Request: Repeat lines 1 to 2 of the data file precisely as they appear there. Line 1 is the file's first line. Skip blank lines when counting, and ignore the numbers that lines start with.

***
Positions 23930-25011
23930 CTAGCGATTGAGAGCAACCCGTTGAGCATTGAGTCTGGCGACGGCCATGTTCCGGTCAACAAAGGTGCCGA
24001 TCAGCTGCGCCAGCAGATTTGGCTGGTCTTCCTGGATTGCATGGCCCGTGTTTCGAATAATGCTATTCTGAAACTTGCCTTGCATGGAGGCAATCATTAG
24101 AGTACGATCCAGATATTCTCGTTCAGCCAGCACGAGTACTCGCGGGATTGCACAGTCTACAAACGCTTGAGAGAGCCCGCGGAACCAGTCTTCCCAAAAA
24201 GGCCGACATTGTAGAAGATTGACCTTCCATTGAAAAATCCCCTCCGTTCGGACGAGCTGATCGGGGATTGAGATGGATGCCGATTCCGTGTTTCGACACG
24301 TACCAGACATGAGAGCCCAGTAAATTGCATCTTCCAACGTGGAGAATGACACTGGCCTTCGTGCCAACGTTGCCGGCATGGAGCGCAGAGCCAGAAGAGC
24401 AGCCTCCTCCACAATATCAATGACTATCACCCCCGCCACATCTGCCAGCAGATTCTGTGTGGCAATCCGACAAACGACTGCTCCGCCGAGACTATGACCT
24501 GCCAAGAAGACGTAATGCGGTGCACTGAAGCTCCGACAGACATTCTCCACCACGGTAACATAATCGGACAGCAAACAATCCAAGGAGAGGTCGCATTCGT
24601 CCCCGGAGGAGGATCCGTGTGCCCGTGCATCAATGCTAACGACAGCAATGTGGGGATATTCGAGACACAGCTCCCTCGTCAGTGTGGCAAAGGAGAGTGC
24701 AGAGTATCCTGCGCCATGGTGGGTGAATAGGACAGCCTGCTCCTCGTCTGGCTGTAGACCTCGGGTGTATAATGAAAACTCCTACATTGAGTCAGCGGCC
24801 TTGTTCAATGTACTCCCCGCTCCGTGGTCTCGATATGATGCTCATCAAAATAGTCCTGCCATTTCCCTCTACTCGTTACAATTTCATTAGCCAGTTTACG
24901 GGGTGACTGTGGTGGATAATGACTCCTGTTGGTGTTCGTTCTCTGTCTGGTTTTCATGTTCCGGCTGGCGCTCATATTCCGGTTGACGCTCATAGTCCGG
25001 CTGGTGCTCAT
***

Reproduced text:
Positions 23930-25011
23930 CTAGCGATTGAGAGCAACCCGTTGAGCATTGAGTCTGGCGACGGCCATGTTCCGGTCAACAAAGGTGCCGA